With new technologies and the increasing pressure of urban traffic, many people work from home nowadays. Virtual and/or freelance opportunities are becoming more attractive. People often ask me about the tax advantages of telecommuting. Both self-employed and salaried employees may qualify for home office tax deductions. However, home office deductions can often raise flags for the IRS if not done properly. There are quite a few things to consider.
The biggest mistake with home office deductions is NOT considering them. Many people forgo the benefit simply because they are afraid it will increase the risk of an audit. As a matter of fact, I have not found any audit statistics specifically tied to home office deductions and the notion is simply an urban myth.
The use of a place must be a principal place of business, or space to meet clients, or place to store inventory. (However, a plumber or a janitor who spends most of the time in various locations can still write off a home office if it’s used for administrative purposes and there is no other fixed office space)
The space does not have to be an entire room, but could be a specific area of a room. However the home office must be used exclusively and regularly for business purposes. So if you use a space 95% of the time for business and 5% for personal purposes (i.e.: my son does homework in my office occasionally), the space is disallowed as a home office.
If you are an employee, the home office must be maintained as a convenience to the employer. If you choose to work at home to avoid traffic and even if your employer provides you with adequate space at work, you are not allowed the deduction. Even if you do feel you qualify, I would recommend getting a letter from your employer stating that you must work from home for the convenience of the company and it was a condition of your employment.
If you are an employee, the home office is deducted as a miscellaneous itemized deduction subject to the 2 percent rule, meaning only your deductions over 2 percent of your adjusted gross income is deductible, so depending on your income, your home office expenses can be limited or not deductible at all.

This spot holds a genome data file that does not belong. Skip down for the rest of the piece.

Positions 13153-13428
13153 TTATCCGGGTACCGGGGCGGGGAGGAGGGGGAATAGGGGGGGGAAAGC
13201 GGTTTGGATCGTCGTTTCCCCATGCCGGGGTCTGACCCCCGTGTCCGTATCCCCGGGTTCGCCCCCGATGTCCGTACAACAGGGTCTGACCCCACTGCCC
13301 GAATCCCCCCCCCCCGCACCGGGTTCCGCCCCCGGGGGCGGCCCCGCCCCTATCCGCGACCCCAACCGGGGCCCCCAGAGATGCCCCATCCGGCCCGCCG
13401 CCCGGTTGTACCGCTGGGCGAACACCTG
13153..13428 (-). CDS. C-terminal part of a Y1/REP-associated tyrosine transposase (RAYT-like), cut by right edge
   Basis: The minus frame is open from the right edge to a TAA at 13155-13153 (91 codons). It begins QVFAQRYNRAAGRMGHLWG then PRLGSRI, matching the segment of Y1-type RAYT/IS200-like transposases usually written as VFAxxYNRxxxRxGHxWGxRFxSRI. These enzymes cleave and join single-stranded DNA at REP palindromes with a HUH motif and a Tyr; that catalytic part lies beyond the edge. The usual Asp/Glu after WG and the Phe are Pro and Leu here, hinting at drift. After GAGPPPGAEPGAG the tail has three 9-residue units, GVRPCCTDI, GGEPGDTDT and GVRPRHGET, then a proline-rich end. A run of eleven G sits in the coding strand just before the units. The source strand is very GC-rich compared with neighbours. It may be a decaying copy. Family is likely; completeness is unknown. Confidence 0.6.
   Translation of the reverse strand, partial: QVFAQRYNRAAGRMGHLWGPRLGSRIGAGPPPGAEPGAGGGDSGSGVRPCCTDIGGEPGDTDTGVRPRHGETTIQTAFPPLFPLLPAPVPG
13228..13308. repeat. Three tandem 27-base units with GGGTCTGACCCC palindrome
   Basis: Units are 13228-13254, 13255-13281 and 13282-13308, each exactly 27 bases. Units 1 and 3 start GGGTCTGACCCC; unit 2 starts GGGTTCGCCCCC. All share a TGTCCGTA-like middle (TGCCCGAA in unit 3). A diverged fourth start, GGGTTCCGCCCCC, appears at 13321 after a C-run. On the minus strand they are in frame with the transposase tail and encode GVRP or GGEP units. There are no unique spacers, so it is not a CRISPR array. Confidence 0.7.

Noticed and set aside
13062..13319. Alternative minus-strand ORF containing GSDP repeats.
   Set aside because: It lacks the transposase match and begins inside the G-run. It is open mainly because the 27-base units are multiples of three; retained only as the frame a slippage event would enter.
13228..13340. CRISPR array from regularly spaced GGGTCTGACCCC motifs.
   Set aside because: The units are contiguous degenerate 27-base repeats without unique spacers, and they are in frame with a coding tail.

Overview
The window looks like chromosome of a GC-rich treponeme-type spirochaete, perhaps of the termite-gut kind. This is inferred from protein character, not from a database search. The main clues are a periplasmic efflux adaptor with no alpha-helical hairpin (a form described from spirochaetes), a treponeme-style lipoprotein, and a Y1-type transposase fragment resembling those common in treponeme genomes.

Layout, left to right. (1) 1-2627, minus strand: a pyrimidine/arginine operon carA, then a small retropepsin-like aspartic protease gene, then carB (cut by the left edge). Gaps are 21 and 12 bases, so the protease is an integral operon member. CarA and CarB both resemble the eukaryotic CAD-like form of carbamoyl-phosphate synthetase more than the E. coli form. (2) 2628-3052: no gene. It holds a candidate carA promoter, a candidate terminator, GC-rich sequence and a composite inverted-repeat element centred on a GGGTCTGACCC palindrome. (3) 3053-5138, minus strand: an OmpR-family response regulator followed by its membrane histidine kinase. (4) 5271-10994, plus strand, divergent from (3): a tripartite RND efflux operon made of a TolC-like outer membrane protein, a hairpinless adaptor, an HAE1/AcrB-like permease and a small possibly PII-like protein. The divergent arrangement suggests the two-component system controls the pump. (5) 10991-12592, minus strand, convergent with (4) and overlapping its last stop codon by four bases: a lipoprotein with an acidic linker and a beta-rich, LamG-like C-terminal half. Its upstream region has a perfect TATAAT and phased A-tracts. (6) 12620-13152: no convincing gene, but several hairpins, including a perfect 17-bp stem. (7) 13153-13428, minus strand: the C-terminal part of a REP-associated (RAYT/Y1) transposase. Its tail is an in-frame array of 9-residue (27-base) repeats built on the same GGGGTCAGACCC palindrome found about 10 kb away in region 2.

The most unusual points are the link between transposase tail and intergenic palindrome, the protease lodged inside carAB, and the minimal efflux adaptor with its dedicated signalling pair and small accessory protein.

If you are sole proprietor, home office deductions can be more substantial. They can offset your business income and also reduce self-employment taxes. Also, if you are a sole proprietor and have a home office, you can claim 100% of the mileage used for business, which means anytime you drive from home to clients, to the post office, bank, networking, etc., these miles can be deducted.
One last thing, when you sell your home with a home office attached, there is a 25% recapture tax on the depreciation deductions taken before. However, it’s always better to pay tax later than today if you can avoid it. And more often than not, the recapture tax you pay now (25%) is less than the taxes you saved. (your marginal tax rates usually are higher than 25%) There is also a simple way to avoid this if you are self employed: operate your business as an S Corp. Then you will avoid the potential tax trap if any.
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The articles are for general information only. In accordance with IRS Circular 230 they are not considered tax opinions for purposes of relying on such statements in any challenge of the reporting of the above transaction by the IRS. If a full tax opinion is required certain procedures must be met . Also there is a significant cost for a full tax opinion to meet the requirements of Circular 230.